OP, I have read this thread with interest, and initially thought some posters were being a bit hard on you, but please reflect on what has been said.
Defensiveness and a lack of self-awareness will not help and may make your placements very difficult.
However, you are very tenacious and as another poster said, that could also stand you in good stead!

Good luck with your studies.

wewillmendit Mon 30-Sep-13 00:06:39

filee, I haven't read the whole thread, but get the gist.
As a social work student, you are in a position to shape your future career to some extent by considering carefully your placements.
I am a social worker in an adults team. I am lucky enough to work with a diverse group of clients. Yes, my caseload is high, but my priority is the safety of my clients.

filee, if I can help you anymore then please do PM me.

LRDMaguliYaPomochTebeSRaboti Sun 29-Sep-13 23:49:15

Sorry, only read the OP and first couple of posts as it's long - but I wanted to ask, do you get taught how to explain what a social worker does? Because I had a vague idea of it but even when I came into contact with social workers as a child, they never actually explained what their job was or what they were there to do. I don't know if there was a reason for that or if it was assumed it was obvious?

I think they're there to safeguard people, and to try to coordinate the ways vulnerable people can be looked after. I've come across brilliant ones and also total complacent idiots, but haven't seen enough to have much sense of what is typical, and I'd err on the side of assuming the complacent types were anomalies. I do think it's a common perception, though, and I wonder why.

AnaisHendricks Sun 29-Sep-13 23:40:31

But that stupid, insensitive, unprofessional idiotic woman, to use your own words, was the one who prepared the evidence that "His Honour Judge" hmm based his decision on. That matters!

Would you want someone who is all these things and semi-literate as well to build a case against you?

facebookaddictno300 Sun 29-Sep-13 23:39:26

A social workers role these days is to signpost to other agencies and not actually do anything - apparently.

EhricLovesTeamQhuay Sun 29-Sep-13 23:33:56

Of course that woman was stupid and unprofessional to post that, and completely insensitive and basically a huge idiot. But she didn't actually espouse any view that I find objectionable. Many parents could do with a 'rollocking' from judges, removing children is a grim task and sometimes children are far, far better off in care, outcomes notwithstanding.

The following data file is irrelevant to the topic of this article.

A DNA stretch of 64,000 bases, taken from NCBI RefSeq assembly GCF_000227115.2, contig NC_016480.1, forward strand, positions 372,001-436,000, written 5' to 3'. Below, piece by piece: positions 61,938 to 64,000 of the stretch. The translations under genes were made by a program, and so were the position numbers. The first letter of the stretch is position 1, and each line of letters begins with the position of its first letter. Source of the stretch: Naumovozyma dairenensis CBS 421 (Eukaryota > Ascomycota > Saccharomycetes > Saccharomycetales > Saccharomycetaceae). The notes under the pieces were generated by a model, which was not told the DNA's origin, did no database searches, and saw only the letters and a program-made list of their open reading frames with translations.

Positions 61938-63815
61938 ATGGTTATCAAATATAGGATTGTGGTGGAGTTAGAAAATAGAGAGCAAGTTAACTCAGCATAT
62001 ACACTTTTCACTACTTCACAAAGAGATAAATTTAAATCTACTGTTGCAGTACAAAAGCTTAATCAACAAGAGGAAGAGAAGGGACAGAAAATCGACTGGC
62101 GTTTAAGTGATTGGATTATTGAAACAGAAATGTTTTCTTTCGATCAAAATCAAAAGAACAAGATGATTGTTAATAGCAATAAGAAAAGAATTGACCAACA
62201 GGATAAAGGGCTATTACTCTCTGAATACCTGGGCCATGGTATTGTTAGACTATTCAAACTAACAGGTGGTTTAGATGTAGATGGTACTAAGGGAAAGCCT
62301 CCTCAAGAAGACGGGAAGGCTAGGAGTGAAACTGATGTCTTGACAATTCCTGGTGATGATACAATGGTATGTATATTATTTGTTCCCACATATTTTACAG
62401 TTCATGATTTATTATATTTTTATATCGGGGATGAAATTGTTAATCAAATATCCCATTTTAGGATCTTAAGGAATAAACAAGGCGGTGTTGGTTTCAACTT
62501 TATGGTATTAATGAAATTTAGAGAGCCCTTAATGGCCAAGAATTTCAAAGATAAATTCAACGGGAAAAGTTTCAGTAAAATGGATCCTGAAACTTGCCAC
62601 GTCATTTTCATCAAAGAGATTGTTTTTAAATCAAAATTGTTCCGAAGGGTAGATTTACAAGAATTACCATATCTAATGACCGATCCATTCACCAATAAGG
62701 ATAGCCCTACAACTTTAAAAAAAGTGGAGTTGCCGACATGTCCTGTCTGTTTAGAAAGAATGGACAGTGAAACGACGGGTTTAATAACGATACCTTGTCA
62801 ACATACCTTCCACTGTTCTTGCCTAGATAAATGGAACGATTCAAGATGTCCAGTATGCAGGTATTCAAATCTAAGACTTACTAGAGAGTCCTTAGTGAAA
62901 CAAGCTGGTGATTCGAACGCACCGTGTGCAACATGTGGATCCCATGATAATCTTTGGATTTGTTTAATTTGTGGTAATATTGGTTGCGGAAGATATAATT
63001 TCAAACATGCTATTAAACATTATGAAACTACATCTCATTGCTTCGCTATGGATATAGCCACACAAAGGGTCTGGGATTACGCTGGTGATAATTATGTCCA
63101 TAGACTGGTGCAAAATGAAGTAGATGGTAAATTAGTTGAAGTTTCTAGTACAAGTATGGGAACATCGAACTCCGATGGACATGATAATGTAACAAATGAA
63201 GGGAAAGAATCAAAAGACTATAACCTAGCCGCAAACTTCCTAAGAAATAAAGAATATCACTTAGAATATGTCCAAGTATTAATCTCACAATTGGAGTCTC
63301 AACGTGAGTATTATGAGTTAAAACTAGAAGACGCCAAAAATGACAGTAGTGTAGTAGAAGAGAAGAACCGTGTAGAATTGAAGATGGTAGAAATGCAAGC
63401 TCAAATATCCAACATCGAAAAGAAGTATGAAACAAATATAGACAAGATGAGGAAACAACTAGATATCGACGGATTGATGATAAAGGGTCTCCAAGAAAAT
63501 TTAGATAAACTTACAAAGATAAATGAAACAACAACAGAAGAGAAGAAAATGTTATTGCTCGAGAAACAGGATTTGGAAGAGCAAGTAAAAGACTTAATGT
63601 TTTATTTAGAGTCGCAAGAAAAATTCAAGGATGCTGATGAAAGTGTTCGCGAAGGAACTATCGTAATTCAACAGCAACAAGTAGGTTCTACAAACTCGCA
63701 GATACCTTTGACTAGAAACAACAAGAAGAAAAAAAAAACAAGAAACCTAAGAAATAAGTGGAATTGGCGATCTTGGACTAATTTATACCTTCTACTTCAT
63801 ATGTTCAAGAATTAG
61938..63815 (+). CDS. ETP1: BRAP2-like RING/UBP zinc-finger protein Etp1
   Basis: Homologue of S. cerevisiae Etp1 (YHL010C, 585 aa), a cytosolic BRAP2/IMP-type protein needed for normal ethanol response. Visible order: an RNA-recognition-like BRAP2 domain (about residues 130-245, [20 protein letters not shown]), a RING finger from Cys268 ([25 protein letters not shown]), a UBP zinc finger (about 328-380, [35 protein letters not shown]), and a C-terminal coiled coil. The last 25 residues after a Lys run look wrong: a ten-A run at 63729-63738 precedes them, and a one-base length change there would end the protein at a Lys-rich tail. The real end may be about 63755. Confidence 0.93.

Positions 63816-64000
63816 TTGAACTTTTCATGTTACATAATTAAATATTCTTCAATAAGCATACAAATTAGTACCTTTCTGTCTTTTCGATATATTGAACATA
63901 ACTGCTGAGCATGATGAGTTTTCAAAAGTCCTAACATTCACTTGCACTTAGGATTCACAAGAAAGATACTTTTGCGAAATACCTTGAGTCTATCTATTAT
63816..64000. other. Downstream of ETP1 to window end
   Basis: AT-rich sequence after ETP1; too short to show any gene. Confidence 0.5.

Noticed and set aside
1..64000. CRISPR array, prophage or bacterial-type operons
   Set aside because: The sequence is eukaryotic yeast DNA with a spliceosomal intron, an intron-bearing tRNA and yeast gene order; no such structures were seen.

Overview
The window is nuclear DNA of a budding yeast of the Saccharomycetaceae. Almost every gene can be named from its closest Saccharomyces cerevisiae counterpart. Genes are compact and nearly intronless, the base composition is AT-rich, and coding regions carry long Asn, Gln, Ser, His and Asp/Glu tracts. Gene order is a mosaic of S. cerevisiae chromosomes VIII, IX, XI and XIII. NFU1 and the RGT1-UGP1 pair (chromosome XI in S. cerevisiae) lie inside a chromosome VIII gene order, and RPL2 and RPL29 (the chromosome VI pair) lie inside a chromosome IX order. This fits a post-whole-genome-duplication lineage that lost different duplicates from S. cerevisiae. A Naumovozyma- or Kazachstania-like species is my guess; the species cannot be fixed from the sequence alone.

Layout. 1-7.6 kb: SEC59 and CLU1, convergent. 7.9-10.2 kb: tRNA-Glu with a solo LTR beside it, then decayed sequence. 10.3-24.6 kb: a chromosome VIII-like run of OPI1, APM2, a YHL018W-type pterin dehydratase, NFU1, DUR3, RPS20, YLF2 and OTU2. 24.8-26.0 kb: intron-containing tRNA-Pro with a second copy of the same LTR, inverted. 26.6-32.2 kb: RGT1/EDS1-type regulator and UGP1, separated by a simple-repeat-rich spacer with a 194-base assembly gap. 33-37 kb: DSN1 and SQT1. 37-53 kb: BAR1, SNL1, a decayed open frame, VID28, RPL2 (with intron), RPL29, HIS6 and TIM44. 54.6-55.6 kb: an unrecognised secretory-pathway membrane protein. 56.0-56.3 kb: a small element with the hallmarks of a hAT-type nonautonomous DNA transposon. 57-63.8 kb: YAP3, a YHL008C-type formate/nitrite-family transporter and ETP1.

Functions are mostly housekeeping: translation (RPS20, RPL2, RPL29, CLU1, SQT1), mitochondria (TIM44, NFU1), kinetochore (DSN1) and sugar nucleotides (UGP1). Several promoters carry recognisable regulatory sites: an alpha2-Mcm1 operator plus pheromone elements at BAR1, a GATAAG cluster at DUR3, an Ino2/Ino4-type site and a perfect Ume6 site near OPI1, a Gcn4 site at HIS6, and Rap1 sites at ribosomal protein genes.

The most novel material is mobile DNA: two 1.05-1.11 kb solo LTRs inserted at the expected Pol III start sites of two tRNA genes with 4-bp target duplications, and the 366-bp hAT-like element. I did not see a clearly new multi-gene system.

Canthisonebeused Sun 29-Sep-13 22:41:42

Reading that FB link is enough to leave a bad tast in anyone's mouth.

Ledkr similar team in our area is one of the toughest placements so I hear. It was enough for one person, who admittedly had lots of their own family pressures to end the placement and defere for a year.

flummoxedlummox Sun 29-Sep-13 22:25:58

That's great to hear Ledkr, I IME Adoption & Recruitment tend to attract, and be able to pick, good workers, given the nature of the role. You must interact with other teams (LAC, CAFCAS etc.) and workers though, have they all been as good? I have had some poor experiences with those. Less so your field. Also, had not so good experiences with Adults, again not all, but a significant sample.

Ledkr Sun 29-Sep-13 21:54:50

flummoxed I can honestly say they have. It's a team of about 20 and we cover adoption recruitment and support, we have one lazy one but even she is client focussed and caring.
I came from another team where two were awful bastards and I reported them both! Do I know there are bad ones but we have such a good manager in my team that we have no need to be anything but brilliant and dedicated.
We are also not overloaded like some if the child protection teams though which makes a difference

AnaisHendricks Sun 29-Sep-13 21:52:06

The entire message string was printed but has been removed, as have the comments.

But it can be read here

She was very pleased that the solicitor complemented the nice nails and shoes that she and her named / linked colleague had. Bit flippant. Then writes, "of (sic) to do the massive grim task" of removing children from their parents where presumably they will have a much better future in care. Because outcomes for LAC are so good.

BrianTheMole Sun 29-Sep-13 21:36:43

Horrific thing to do though flummox. I can't begin to imagine how the parents felt reading that. A final kick in the teeth and completely unnecessary.

flummoxedlummox Sun 29-Sep-13 21:33:14

Oh, and as far as that link to the newspaper story, she's an idiot for posting such things on FB but apart from the word "three" there really is nothing identifying.

GoshAnneGorilla Sun 29-Sep-13 21:26:41

Pfft. Chunks of this thread look like a bog standard AIBU kicking with a herd mentality to boot.

However, the posts where people have talked about their personal experiences have been very interesting.

flummoxedlummox Sun 29-Sep-13 21:26:21

Ledkr, all your colleagues have the same attitude as you? I suppose I'm a bit cynical as my job means I get exposed to many Social Workers in various statutory sectors. A fair percentage of them have not been very good, in my opinion of course.

gordyslovesheep Sun 29-Sep-13 21:18:49

I think the suggestion to reflect is a really good one - reflective practice is a vital part of SW - it's good to start doing it now you have started training

think about the thread, the responses and what could have been done differently

and work on the chips x

BrianTheMole Sun 29-Sep-13 21:15:04

It is a weird thread. I'm not seeing the justification for the name calling here. Particularly as the op is only in the first week of her course confused.
Theres a lot of learning to be done, it never stops really. I found that it was only after finishing the course and actually started work as a social worker, that I actually began to truly understand what social work was all about. The course content and the actual job seemed worlds apart.
Good luck with the course op, its nice being a student as you have the time to stop and reflect on your practice. I have worked in teams where I had over 100 people on my case load. I felt like a hamster on a wheel, no time to stop and reflect in the way I would have liked to. Very exhausting, stressful and dangerous.